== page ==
They are persuaded not to make any use of their full power outside of Parliament. Thus the significance of Parliament for the class struggle of the proletariat is also diminished. If Parliament today, within limits, can be used for the workers' struggle, it is only because it has the support of the powerful masses outside of its walls.
Before the Reichstag can take issue with the special questions of the day, it must address itself to its central task: The toppling of the Reich's government which, in violation of the constitution, threatens to push aside the Reichstag completely.
The Reichstag could indict the Reich's President and the Reich's Ministers for violations of the constitution and in case of further violations to take them before the State Court at Leipzig. To take them before this high court, however, would be to accuse the devil before his grandmother. (Shouts of "very true" and applause on the part of the Communist delegates).
It is obvious, of course, that a parliamentary decision will not be able to break a power which is based on the Reichswehr and all the other supporting agencies of the bourgeois state as well as the terror of the fascists, the cowardice of bourgeois liberalism and the passivity of large sections of the proletariat.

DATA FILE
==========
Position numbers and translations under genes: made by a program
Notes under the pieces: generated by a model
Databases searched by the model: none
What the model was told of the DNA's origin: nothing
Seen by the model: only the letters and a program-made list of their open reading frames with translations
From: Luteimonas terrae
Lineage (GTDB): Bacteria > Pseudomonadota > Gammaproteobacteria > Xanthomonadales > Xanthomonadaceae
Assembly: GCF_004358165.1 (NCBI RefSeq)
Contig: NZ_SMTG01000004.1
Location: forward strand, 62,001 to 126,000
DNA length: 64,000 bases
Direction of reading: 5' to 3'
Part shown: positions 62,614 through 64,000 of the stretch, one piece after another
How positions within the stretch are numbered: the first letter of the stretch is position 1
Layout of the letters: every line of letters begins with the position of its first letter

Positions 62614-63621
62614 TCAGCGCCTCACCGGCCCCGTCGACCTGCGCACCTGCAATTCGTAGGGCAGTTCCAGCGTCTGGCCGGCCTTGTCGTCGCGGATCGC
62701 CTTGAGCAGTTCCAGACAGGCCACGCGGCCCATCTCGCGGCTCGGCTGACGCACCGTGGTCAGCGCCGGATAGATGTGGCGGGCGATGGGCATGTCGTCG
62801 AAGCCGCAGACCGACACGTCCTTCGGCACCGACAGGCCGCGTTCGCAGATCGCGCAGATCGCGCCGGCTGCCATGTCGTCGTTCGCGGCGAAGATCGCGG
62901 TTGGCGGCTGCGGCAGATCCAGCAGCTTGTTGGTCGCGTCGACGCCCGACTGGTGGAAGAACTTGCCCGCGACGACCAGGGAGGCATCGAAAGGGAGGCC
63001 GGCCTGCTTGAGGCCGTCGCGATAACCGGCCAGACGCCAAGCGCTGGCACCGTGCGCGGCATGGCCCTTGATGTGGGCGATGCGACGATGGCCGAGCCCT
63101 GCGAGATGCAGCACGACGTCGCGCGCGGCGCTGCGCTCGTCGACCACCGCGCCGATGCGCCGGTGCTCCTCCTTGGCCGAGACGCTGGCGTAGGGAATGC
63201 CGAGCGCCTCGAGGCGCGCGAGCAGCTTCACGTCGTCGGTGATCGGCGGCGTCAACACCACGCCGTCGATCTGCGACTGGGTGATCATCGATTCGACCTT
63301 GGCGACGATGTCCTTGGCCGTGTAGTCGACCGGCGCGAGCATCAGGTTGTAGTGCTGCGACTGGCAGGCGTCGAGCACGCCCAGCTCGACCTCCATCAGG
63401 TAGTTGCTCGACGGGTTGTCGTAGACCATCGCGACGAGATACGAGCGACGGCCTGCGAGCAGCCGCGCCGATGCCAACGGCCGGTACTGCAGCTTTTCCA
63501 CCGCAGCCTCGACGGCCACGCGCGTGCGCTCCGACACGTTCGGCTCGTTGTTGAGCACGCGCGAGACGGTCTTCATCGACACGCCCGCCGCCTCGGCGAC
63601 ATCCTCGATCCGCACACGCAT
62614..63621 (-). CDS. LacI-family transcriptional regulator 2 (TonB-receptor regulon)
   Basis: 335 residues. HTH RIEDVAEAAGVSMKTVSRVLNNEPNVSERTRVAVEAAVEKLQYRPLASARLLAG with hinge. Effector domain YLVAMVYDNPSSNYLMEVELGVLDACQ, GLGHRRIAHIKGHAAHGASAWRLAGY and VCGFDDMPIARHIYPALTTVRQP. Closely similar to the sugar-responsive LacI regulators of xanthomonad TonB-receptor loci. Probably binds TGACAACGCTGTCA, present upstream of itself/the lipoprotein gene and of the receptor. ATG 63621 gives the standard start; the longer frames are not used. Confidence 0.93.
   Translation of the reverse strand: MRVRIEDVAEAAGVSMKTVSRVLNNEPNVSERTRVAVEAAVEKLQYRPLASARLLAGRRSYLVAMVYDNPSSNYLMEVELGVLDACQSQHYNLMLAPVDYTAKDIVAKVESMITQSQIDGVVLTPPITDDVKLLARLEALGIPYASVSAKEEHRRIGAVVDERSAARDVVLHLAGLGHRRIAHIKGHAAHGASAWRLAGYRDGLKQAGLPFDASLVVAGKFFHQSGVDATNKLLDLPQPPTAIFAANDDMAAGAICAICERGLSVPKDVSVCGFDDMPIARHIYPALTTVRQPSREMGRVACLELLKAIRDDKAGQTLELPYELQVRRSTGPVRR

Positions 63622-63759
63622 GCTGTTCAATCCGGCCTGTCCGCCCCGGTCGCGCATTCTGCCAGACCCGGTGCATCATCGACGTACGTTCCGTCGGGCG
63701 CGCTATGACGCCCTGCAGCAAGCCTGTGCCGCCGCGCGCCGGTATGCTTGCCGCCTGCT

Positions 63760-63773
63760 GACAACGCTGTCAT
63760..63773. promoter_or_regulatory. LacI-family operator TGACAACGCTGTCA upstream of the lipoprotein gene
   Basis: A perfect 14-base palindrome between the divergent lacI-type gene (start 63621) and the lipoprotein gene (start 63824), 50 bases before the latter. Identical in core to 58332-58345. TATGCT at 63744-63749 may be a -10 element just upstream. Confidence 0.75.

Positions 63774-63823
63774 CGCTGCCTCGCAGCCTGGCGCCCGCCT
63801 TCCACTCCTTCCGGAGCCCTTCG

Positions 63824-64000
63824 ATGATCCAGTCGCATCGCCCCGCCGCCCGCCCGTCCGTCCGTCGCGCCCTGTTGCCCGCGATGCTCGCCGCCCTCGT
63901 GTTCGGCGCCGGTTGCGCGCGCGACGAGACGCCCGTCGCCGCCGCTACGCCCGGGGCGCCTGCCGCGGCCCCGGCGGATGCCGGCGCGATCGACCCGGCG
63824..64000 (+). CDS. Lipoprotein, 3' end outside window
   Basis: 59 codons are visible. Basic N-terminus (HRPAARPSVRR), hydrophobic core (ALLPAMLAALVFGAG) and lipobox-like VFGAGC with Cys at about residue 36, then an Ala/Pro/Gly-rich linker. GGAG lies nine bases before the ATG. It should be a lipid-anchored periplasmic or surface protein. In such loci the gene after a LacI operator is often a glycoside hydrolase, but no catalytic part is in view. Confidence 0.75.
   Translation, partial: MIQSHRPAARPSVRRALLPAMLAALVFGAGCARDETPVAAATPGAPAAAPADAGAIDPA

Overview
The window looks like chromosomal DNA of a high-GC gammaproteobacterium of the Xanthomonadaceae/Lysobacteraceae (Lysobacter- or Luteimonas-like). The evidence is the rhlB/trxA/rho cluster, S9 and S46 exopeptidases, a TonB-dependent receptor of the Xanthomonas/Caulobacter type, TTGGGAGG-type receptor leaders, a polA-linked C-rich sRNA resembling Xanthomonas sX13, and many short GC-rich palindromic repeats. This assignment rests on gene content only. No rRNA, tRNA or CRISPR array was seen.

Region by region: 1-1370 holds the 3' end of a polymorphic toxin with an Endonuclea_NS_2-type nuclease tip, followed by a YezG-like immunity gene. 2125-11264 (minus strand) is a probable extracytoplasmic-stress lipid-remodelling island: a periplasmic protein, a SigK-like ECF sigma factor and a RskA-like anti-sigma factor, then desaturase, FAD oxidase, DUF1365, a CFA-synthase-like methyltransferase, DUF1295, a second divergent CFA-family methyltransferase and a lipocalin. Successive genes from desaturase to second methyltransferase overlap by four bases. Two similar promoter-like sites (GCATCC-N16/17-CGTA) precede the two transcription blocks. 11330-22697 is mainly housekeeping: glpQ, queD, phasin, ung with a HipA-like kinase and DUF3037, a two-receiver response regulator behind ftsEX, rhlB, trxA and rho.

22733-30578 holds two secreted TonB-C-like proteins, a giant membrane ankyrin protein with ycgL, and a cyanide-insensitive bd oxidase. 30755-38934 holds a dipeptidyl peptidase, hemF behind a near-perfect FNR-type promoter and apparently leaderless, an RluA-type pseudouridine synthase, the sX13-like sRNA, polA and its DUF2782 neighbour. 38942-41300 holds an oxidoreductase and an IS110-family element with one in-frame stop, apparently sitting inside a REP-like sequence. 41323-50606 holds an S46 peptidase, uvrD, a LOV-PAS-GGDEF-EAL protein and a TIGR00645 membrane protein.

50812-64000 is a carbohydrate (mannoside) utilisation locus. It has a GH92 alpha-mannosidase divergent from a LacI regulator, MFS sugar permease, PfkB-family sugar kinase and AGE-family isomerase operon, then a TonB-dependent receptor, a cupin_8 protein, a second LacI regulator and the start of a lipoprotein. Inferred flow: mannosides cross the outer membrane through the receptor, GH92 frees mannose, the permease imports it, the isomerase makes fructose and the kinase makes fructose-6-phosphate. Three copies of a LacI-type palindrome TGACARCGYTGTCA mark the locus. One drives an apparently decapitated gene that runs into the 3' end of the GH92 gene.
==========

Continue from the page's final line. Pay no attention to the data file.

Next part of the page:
The toppling of the government in the Reichstag can only be a signal for the mobilization and seizure of power by the broad masses outside of Parliament. (Communist shouts of "very true"). The aim in this battle must be to employ the full weight of the economic and social accomplishments of the workers as well as their great numbers.
The battle must be fought particularly in order to defeat fascism, which intends to destroy with blood and iron all class expressions of the workers. Our enemies know very well that the least amount of strength of the proletariat is derived from the number of parliamentary seats. Its strength rather is anchored in its political, trade union and cultural organizations.
The example of Belgium shows the workers, that even during the severest economic depression, a mass strike proves an effective weapon, provided that its usage is backed up by the determination and willingness to sacrifice of the masses who do not shrink from enlarging the battle and using force to repel the forces united by the enemy. (Shouts of "very true" by the Communist delegates).